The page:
The collapse of the Reichbrücke on 1 August 1976 shocked not only the Viennese public but every company responsible for maintaining bridges in Europe. The collapse of the chain bridge built in 1937 highlighted the need for the regular maintenance of bridges.
The Budapest Council, responsible for maintaining bridges in the capital was also quick to learn from the event and began a bridge renovation project. As part of this, all bridges in Budapest were inspected in detail, and required renovations carried out.
Franz Joseph Bridge shortly after being opened around 1900 (Photo: Fortepan, Budapest Archives. Reference No.: HU.BFL.XV.19.d.1.08.086)
The original schedule slated Szabadság Bridge for renovation between 1981 and 1983, after repairs to Petőfi Bridge had been completed and Árpád Bridge widened. However, when a deformation was found on the abutment on the Pest-side of the bridge, supports had to be installed under the structure.
This changed the plans, prioritising repairs to the oldest bridge structure in the city. Significant parts of Szabadság Bridge are elements of the original structure, unlike other bridges which were renovated more recently. (The oldest elements of the Chain Bridge were installed during the 1914–-1915915 reconstruction.)
While German troops did blow up the bridge in 1945, only its central portion was damaged. The pillars and shore anchors stayed standing. Smaller renovation works were completed in the 1960s. A major review of the structure was conducted alongside a repainting in 1965–1968. The tram tracks were replaced in 1969, and the road pavement repaired, but no changes were made to the structure itself.
Built according to the plans of the brilliant Hungarian bridge engineer János Feketeházy, Szabadság Bridge is a unique structure. Designed to imitate a chain bridge, the structure is actually a cantilever truss bridge. Its two towers and main span are not firmly fixed but can move. The cantilever arms projecting from these do not meet in the middle but support a central suspended span of the bridge. This 47-metre central span and the rest of the structure is supported by two massive 609-tonne counterweights built into the anchors of the bridge.
A new roadway under construction (Photo: Fortepan, Ferencváros Local History Collection)
The deformation found in the counterweight housing within the Pest anchor had also damaged the roadway. Eventually in 1979 experts decided that the renovation could not be delayed any longer and began work in 1980.
Work began on 27 February 1980. The bridge was closed to road traffic; only pedestrians were allowed to cross. Parts of the original and 1946 road structure were destroyed and replaced with a new reinforced concrete roadway. The counterweight housings were also opened for the first time since 1896, which gave builders a glimpse of the bridge's original colour. The roadway was paved with asphalt, and public lighting on the bridge was replaced with mercury vapour lamps.
Trusses support the roadway. The bridge still painted grey (Photo: Fortepan, Uvaterv)
Protections against corrosion were also put in place. The bridge reopened on 17 October 1980. Work, however, had not been finished. Renovation efforts were cut short as work on the expansion of Árpád bridge had to begin. Contractors meanwhile only had the resources to work on one bridge at a time, and traffic also only allowed for one bridge to be closed at a time. Smaller tasks were completed on the underside of the roadway in 1981 and 1982.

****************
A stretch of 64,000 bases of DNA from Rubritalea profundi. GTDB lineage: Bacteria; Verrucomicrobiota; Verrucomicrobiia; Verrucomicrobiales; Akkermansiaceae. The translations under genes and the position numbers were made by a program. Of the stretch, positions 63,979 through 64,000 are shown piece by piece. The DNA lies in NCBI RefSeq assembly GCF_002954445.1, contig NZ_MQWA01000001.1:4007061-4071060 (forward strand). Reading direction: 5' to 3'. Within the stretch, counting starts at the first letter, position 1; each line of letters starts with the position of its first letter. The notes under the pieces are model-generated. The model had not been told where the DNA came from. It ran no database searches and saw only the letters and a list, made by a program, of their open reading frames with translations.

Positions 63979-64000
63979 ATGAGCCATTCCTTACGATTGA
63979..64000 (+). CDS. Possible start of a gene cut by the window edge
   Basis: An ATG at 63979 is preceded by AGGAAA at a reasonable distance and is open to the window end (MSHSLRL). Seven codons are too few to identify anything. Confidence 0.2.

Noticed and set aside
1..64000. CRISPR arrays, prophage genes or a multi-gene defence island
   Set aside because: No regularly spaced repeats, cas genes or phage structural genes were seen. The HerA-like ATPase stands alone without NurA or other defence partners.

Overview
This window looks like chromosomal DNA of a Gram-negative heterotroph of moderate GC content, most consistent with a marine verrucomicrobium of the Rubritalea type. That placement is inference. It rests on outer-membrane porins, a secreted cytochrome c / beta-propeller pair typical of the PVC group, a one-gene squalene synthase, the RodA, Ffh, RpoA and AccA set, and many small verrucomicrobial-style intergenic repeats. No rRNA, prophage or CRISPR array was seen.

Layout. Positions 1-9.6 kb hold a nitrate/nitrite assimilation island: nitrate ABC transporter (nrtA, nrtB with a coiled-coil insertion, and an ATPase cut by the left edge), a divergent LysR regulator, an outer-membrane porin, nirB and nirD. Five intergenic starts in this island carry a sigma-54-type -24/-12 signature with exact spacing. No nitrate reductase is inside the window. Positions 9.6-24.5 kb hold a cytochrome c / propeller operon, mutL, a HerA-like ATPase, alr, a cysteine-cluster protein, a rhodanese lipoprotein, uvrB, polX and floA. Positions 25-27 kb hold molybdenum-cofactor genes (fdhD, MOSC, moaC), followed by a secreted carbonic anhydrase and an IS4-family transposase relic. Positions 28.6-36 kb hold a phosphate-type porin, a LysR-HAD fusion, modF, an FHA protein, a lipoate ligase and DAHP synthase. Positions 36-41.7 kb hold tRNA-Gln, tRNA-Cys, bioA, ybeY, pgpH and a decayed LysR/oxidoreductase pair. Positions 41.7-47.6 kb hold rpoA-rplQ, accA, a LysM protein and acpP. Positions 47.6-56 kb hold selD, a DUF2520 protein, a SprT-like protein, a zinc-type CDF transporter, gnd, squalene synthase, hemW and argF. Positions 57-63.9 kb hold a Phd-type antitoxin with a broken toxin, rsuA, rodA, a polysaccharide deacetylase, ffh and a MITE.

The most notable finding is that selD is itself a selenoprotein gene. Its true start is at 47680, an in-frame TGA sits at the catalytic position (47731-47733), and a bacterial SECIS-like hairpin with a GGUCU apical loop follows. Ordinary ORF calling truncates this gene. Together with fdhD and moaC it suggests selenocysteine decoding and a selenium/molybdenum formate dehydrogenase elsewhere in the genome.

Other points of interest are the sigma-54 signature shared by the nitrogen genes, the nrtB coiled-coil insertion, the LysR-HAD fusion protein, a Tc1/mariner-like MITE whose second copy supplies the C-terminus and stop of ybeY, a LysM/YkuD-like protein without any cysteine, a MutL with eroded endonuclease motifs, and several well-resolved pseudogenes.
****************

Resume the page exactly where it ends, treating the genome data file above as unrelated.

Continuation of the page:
Five years later, Szabadság bridge was closed again. The daily Népszabadság gave the following reasons for the decision in its 7 October 1985 issue:
"It came to light at the middle of last week that the vertical steel supports of the bridge, which are from the last century are extremely corroded. Early findings show that this was caused by gaps left to drain water from around these columns during the previous renovation were too narrow, as a result, rainwater built up and weakened the steel plates. Continued traffic on the bridge could lead to the deformation of these structures (are modern tram is heavier than a fully loaded truck), the support structure may have deformed, necessitating a quick repair effort."
The situation, as it turned out, was more severe. A support bar simply disintegrated when the pavement around it was torn up. This, in time, could have led to a fatal failure. With support from the Technical University of Budapest, the structure was repaired, and the support was also replaced. As a result, the bridge was closed to pedestrian traffic as well for a while.
The bridge was repainted to its original green in the 1985-phase of the renovation (Photo: Fortepan, Uvaterv)
The renovation was completed in 1986, the finishing touches, including the last coat of paint, were completed alongside running traffic. Not only was the bridge repainted to a green colour that more closely resembled its original paint job, but the national coats of arms were also replaced. The enamelled national coats of arms were removed from the bridge in 1946. During the 1985–1986, the ministerial commissioner responsible for the renovation, Tibor Dalmy, decided to reinstate the historical coat of arms on the structure, surprising not only the public but the leaders of the then socialist state.
The bridge today (Photo: Balázs Both/pestbuda.hu)
At the time, engineers calculated that the tram connection on the bridge would have to be closed within ten years. However, due to constant care and inspection, it survived tram traffic until a major renovation could take place in 2007–2008. The entire structure was reinforced, and all original ornaments returned to the structurally most unique bridge in Budapest, including the railings of the central span.
Cover photo: The bridge today (Photo: Balázs Both/pestbuda.hu)